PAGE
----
Now, about that parchment thing. When it’s time to serve, you can pick the whole batch of brownies straight up out of the pan, and place it on a cutting board. Now you can cut out shapes to drape in chocolate (a PJ specialty), frost, or drizzle with caramel and a sprinkling of salt. Cut into diamonds for a change of pace, or sandwich a slab of your favorite ice cream between two squares for the ultimate ice cream sandwich.

Brownies are an all-occasion kind of food, and welcome everywhere. No cooking wardrobe should be without a classic recipe like this. Just like your little black dress.

Please try, rate and review our Whole Grain Brownies.

Susan Reid

Chef Susan Reid grew up in New Jersey, graduated from Bates College and the Culinary Institute of America, and is presently the Food Editor of Sift magazine. She does demos, appearances, and answers food (and baking) questions from all quarters.


  1. Amy L

    So, are the 2 cups of chocolate chips the recipe calls for optional? Without them, the brownies would still be chocolate-y? It’s not completely clear to me above, when the blogger recommends adding “accessories,” whether she is saying you can omit the chocolate chips completely, or she is saying you can sub 1 cup of something else but still need at least 1 cup of chocolate chips. Or maybe she’s saying use 2 cups of chocolate chips, PLUS other “accessories.” Are the chocolate chips supposed to melt into the warmed batter, or stay chunky?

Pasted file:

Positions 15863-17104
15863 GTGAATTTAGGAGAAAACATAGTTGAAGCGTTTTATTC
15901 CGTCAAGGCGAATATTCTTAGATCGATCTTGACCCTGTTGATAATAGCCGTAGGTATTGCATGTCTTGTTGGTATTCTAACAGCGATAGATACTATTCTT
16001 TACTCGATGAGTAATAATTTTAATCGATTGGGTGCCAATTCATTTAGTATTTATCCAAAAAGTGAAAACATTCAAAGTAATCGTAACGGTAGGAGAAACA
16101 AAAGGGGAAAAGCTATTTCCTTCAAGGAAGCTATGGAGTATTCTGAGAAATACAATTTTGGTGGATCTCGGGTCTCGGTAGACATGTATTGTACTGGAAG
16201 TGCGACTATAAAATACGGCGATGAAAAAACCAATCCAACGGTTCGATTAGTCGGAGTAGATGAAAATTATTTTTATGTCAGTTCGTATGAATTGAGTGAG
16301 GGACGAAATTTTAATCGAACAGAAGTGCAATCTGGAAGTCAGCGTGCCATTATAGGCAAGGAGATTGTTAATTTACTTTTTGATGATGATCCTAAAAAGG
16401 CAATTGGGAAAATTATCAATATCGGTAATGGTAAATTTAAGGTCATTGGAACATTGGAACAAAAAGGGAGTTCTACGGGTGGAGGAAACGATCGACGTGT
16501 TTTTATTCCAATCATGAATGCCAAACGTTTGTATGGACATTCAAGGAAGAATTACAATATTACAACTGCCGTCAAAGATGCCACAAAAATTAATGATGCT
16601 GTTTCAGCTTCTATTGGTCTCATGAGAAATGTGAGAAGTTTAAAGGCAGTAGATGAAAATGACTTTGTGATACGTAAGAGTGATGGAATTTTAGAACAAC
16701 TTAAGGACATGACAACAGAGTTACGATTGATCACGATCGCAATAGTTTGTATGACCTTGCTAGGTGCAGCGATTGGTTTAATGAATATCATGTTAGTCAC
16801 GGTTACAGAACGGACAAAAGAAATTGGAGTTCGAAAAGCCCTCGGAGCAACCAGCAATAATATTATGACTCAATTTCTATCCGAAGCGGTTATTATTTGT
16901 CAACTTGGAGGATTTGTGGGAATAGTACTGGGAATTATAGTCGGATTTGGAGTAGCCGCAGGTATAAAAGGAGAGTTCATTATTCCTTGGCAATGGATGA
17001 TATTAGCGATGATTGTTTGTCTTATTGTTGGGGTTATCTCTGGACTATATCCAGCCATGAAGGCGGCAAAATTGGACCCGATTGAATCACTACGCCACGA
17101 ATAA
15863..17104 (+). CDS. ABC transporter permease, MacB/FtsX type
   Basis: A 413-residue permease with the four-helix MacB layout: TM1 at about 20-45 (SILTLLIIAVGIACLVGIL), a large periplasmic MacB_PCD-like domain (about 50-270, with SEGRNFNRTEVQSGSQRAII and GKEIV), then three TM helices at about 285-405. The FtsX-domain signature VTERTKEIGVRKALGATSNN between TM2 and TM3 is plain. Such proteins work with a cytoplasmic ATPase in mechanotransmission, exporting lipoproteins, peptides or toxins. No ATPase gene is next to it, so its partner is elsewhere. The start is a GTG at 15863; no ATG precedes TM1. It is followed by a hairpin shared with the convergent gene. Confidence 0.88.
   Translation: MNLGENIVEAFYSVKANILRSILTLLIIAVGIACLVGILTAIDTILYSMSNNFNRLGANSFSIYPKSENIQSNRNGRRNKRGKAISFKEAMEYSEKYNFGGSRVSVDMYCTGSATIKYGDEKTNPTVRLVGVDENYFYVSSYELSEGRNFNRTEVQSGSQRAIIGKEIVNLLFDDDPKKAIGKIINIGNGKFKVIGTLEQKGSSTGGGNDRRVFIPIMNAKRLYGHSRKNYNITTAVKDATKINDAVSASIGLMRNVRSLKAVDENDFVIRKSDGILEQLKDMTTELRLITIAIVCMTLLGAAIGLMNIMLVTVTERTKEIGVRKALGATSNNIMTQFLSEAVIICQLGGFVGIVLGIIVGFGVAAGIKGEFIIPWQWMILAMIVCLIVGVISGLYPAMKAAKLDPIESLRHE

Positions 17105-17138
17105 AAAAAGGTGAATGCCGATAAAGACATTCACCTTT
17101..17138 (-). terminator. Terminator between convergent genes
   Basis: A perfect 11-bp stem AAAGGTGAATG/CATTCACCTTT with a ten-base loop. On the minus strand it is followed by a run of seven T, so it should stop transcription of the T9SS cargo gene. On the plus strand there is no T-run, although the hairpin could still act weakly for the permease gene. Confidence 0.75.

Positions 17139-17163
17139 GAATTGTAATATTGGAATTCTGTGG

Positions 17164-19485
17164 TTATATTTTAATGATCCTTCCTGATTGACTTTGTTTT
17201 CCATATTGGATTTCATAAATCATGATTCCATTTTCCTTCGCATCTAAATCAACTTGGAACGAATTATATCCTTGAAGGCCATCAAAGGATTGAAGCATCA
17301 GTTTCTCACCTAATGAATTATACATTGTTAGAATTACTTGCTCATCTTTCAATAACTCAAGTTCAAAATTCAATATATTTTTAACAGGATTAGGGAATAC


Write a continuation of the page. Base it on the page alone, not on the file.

1. The Baker's Hotline

      Amy, there is wiggle room here. You could do one cup of chocolate chips and one cup of something else, or two cups of something else, or two cups of chocolate chips. Go crazy! Bryanna@KAF

    1. PJ Hamel

      Sure, Laniesha – wrap them tightly in plastic, then put in a plastic bag and wrap in foil; you want two layers of wrapping to try to preserve their moistness as long as possible. PJH

  2. Brandy

    These are my favorite brownies. The only change I make is to replace half the butter with apple sauce. I did it as directed the first time, and the brownies were greasier than I like. With the apple sauce/butter combo they are perfect….but we have never waited 24 hours before eating them.

    1. PJ Hamel

      Susan, I wouldn’t use brewed coffee; it’ll change the brownies’ texture. You can certainly leave out the coffee element all together; though if you have instant, you could try substituting about 1 1/2 teaspoons of that. Enjoy – PJH

  3. Jess